So as to further prove the point, the first Earl of the name, Gillemichel, did emerge by the time of King David I, and he and his descendants had privileges including the right to crown the King of Scotland and to lead the Scottish army.

Furthermore, the MacDuff family traditionally crowned each monarch. But, they were opposed to Robert the Bruce, who gained the throne in 1306. Duncan MacDuff, the Earl of Fife's sister was sent to perform the task. Isabella MacDuff, Countess of Buchan (died c. 1314), sister of Duncan, Earl of Fife did crown Robert the Bruce in March 1306, much to her chagrin. Bruce was defeated at the Battle of Methven in June 1306, so he sent Isabella and other female relatives but they were betrayed Uilleam II, Earl of Ross. Edward I ordered her to be sent to Berwick-upon-Tweed to be caged as a public spectacle. She was caged for four years and is presumed to have died in captivity.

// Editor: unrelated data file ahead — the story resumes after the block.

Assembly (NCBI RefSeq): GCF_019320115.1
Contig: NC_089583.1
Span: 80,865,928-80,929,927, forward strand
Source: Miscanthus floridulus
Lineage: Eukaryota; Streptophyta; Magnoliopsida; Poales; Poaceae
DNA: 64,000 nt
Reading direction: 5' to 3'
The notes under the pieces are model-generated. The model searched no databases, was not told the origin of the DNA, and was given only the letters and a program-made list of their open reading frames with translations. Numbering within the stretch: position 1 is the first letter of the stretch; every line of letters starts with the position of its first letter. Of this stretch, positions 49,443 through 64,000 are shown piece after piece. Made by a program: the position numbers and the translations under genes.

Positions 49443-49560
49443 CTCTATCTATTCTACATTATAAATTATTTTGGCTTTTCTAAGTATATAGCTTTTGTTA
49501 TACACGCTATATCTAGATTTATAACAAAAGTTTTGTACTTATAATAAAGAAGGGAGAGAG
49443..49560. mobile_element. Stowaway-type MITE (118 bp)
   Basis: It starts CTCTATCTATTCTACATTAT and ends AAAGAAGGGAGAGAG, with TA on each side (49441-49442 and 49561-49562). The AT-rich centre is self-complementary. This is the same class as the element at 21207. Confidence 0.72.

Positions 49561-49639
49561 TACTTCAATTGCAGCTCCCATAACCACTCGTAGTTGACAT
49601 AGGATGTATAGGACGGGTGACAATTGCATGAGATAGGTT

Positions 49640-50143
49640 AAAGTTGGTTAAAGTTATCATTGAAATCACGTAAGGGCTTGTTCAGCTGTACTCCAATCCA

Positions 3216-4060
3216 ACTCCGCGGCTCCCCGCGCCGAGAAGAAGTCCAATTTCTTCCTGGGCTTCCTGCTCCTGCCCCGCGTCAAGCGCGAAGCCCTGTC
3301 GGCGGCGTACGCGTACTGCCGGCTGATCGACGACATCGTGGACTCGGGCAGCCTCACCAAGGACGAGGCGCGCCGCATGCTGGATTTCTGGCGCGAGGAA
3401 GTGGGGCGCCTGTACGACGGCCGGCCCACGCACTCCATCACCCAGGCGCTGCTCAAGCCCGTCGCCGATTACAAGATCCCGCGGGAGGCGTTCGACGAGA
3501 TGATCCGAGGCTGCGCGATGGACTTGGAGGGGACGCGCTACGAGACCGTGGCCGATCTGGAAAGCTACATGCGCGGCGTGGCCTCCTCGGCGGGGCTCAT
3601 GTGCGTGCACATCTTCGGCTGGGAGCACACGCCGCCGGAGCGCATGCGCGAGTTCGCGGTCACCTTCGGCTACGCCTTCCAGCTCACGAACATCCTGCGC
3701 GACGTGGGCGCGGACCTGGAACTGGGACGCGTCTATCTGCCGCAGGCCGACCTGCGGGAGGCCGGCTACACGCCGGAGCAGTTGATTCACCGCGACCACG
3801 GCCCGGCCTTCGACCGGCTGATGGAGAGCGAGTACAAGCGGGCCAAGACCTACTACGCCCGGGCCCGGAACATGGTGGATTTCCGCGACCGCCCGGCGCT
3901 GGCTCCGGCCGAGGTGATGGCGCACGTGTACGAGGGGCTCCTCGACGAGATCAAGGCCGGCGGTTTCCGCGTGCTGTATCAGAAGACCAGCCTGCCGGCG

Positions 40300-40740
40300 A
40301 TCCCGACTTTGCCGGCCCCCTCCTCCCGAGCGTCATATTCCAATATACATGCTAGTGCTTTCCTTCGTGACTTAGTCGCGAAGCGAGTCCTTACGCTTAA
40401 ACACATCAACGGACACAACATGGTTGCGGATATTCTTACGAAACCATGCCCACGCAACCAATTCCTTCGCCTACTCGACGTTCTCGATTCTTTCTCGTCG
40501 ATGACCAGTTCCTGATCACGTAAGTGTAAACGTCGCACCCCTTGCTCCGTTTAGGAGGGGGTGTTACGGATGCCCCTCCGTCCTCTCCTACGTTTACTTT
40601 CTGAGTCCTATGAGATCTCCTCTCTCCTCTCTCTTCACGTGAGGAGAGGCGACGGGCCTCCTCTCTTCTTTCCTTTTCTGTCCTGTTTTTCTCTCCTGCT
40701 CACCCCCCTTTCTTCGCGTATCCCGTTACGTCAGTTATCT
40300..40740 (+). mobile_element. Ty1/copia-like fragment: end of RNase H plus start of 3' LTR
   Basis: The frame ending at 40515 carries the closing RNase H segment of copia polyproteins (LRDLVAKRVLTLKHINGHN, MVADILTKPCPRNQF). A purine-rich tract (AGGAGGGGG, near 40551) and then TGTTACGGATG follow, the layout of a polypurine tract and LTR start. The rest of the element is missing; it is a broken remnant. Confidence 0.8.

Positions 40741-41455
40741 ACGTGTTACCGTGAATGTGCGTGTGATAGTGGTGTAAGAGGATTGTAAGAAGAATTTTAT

Lord Macduff, the Thane of Fife, is a character in William Shakespeare's Macbeth. The character kills Macbeth in the final act. It is generally thought that Shakespeare drew the character from the Holinshed's Chronicles (1587.)

Early History of the McDuff family

This web page shows only a small excerpt of our McDuff research. Another 166 words (12 lines of text) covering the years 1353, 1759, 1296, 1358, 1725 and 1889 are included under the topic Early McDuff History in all our PDF Extended History products and printed products wherever possible.

McDuff Spelling Variations

Spelling and translation were not standardized practices until the last few centuries. Spelling variations are extremely common among early Scottish names. McDuff has been spelled MacDuff, McDuff, MacDhuibh (Gaelic) and others.